There were probably about 300 bees in total, and no queen in residence. They had stored two palm-sized caches of ivy honey on the combs, but that was all that remained of the colony. They would not have survived the week. With no queen, there was no hope for them to survive at all on their own, so we decided to place them in a hive already occupied with bees.
I figured that the bees had been queenless for sometime, and with the winds and recent rains, I imagined the queen scent on their bodies had most likely worn off. It is this scent that would make them unwelcome in a new hive of bees, so these few stalwart survivors should have no trouble being accepted into another hive. Thea offered her skep as a home for them, and we planned to lift the two combs where the bees were settled and simply place it into the eco-floor beneath Thea’s Raven hive. The new bees would benefit from the warmth of the hive above, and could wander up into the combs of the resident bees as they felt comfortable.
There is a wonderful feeling—hard to describe—when a plan comes together. It is a sense of fullness, and satisfaction, like a good meal. By the time we reached Thea’s house, the bees had snuggled together on one comb. We opened the face of the eco-floor and gently set them in. As soon as I placed them onto the dried leaves and old bark chunks, the parent hive began to buzz. The rescued bees answered. There was no arguing, no kerfluffling. The two were simply, quickly, one.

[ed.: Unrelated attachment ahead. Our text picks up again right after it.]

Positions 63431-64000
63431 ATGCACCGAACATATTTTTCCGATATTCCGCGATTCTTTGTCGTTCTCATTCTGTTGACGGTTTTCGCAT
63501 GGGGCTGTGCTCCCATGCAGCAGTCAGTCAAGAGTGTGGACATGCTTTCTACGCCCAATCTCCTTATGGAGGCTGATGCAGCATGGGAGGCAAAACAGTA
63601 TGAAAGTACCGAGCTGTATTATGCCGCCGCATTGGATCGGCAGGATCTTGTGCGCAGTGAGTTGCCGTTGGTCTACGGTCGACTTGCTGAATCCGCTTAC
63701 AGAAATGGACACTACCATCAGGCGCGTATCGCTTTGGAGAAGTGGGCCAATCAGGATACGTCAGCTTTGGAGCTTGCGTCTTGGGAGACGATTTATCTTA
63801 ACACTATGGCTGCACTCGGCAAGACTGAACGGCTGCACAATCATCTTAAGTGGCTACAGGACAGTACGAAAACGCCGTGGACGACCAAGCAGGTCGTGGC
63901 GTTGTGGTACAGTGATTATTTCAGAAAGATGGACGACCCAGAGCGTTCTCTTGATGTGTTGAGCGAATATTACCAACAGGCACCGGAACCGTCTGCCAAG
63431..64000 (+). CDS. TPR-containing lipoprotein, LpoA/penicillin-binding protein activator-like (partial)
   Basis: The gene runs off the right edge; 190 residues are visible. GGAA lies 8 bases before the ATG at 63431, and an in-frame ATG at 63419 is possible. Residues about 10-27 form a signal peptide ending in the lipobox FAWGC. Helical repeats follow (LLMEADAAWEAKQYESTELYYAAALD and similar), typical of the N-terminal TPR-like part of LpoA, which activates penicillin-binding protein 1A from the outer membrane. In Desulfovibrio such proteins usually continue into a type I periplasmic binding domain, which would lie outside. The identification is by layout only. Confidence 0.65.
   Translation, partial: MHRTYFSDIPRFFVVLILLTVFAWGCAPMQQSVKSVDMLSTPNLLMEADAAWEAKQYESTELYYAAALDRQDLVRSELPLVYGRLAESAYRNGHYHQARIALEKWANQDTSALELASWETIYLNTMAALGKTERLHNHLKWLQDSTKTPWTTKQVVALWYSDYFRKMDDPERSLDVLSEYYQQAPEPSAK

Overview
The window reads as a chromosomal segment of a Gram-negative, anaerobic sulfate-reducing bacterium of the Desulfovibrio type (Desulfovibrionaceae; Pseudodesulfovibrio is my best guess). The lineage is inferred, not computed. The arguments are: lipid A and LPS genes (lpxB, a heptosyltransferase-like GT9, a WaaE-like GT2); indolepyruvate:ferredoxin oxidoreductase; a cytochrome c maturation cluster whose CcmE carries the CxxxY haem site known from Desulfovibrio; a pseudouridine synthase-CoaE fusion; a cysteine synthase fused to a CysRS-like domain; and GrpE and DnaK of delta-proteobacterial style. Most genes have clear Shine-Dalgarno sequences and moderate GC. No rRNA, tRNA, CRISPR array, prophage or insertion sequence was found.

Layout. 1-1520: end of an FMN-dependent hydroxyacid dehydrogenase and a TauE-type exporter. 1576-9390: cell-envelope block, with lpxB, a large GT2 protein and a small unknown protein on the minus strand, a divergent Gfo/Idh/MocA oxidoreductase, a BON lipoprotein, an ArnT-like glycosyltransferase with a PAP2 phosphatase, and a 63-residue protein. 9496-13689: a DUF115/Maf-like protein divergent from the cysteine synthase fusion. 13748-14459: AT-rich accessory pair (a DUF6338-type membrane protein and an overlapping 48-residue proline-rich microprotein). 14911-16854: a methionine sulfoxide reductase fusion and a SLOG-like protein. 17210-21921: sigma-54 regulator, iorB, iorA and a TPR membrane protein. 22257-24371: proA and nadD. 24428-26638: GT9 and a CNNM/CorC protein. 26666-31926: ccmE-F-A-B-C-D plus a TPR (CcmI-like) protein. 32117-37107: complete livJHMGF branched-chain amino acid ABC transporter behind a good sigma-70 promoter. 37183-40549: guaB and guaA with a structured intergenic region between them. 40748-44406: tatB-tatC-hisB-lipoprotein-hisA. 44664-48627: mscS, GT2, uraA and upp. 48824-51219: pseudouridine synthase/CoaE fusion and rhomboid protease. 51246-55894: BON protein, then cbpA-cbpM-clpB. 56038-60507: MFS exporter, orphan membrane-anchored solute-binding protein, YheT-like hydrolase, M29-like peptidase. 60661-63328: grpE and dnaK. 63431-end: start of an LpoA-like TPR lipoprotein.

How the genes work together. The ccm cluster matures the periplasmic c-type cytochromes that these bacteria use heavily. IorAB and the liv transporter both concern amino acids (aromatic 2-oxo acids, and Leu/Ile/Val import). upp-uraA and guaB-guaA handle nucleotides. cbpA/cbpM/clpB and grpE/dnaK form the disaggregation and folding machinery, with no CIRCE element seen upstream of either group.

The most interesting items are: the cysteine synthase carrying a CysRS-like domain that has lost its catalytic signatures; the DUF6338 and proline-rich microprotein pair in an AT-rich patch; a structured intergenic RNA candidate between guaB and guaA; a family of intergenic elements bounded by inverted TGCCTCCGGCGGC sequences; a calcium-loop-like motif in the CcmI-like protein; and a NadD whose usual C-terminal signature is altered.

Thea left the eco-floor entry door cracked so that the few remaining rescued bees in the plastic bin could find their way to their sisters. The following morning, when the sun came out again, Thea told me the rescued bees were out and orienting in front of their new hive!
So, this little escapade took us the better part of the day. We gathered 300 hopeless bees who would perish in the next few weeks anyhow, as all the summer bees begin their autumn death march. Why do such a thing? Why spend the energy? The gas money?
In this particular case, I followed my instinct to step in. I don’t always choose to do this. Sometimes, I choose to let bees be. I can’t even say what the criteria would be for me to interfere or to chose not to, because I simply don’t have any. This just felt like the right thing to do. I am trying to live more like the bees, whose mission is to be of benefit to all, and whose way of being is to be present to each moment. Something urged me to help, I made the call to Tyler, and the rest just fell into place, the whole process flowing smoothly and swiftly.
How do you make the right choices in life, how to you choose when to step in, when to stand aside? Here is one guide: Does your choice bring a smile to your face, a sense of fullness, as though your heart had just eaten a nourishing plate of soul food? There used to be an old phrase back from my hippy days: If it feels good, do it. I’m older now, hopefully a bit wiser, so I would update that sentiment: If it feels right, do it.
Be warm and safe, little rescued bees. In these, your last weeks of precious life, enjoy the company of new sisters, and a renewed sense of belonging to something larger and enduring. We are so happy to have been of benefit!